A while back, Kyle Gann posted an article on the difficulties of trusting wikipedia in scholarly matters. I have my own episode of bogus wikipedia knowledge, albeit on a much smaller scale, which I found in its article on Beethoven's Archduke Trio. The article mentions that the trio "features prominently … in the mystery novel A Traitor to Memory (2001), by Elizabeth George." My wife read this novel a while back, and since it was still sitting on the shelf, I thought I'd give it a spin.
First, the novel is over 1000 pages, which is long for a mystery. It's highly psychological, and therefore a bit slow moving, but I did finish the book. But as for the Archduke figuring prominently, well. (Caution: small spoiler ahead.) One of the main characters is a violinist who has recently had a panic episode during a performance of the Archduke, and it turns out that a recording of the Archduke was playing during a traumatic event from his childhood. The music itself isn't discussed at all, and the work in question could have been anything.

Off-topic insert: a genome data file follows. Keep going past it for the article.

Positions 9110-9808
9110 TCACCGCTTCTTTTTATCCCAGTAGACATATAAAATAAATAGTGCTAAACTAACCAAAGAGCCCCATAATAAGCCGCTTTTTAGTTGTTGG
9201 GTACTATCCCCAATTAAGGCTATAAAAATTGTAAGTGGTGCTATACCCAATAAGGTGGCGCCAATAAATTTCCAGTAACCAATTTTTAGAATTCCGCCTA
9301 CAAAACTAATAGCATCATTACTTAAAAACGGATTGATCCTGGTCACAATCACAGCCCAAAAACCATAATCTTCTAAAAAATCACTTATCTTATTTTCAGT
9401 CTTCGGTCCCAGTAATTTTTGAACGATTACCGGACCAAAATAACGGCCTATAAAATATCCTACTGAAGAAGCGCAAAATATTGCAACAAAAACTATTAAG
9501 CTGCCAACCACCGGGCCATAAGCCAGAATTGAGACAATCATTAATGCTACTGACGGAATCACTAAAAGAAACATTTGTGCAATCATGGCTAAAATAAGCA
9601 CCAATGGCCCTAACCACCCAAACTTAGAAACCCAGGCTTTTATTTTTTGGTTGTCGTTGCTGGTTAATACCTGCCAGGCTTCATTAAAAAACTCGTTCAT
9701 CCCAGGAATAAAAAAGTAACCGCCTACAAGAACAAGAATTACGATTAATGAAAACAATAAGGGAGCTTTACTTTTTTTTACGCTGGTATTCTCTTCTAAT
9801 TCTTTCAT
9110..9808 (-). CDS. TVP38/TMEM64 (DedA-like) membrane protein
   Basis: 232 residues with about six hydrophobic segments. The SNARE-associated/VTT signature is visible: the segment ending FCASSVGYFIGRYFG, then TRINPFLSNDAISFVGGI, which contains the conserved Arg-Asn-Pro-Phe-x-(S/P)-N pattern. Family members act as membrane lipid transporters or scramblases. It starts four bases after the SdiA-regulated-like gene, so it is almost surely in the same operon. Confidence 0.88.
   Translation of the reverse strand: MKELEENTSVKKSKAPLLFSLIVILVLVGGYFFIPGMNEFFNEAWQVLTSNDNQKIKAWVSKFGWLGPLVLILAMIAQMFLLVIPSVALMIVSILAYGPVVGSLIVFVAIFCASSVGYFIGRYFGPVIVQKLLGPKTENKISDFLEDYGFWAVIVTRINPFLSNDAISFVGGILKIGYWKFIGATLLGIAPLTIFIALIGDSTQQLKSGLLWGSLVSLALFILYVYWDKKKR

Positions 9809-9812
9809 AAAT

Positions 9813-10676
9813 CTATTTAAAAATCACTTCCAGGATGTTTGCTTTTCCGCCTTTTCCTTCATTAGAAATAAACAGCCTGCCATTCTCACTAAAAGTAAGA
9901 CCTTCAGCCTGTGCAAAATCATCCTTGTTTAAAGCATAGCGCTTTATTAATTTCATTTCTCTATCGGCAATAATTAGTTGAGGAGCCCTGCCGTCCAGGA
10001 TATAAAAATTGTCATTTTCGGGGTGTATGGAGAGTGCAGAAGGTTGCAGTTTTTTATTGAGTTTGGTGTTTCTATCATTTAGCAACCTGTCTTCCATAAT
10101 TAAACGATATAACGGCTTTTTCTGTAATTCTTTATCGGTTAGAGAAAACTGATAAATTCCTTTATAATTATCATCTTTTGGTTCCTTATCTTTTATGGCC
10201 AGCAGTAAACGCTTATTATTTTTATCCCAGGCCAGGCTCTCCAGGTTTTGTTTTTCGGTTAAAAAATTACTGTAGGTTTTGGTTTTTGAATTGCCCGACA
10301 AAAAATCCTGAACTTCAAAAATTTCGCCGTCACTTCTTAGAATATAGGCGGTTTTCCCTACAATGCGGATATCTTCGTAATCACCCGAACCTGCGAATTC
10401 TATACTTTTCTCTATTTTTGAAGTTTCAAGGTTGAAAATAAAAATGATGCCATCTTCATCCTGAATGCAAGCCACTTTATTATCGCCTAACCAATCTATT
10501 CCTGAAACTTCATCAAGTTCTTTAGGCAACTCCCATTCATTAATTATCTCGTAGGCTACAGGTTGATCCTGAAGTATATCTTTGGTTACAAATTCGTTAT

If you want a novel where classical music is "featured prominently," check out Sleeping with Schubert, by Bonnie Marson. It's an implausible but entertaining novel about a New York attorney who finds her body inhabited by the spirit of Schubert, leading her to previously unimagined heights of musical ability. But I'm probably mistaken about how much Schubert is actually in the novel — it's not mentioned in wikipedia at all.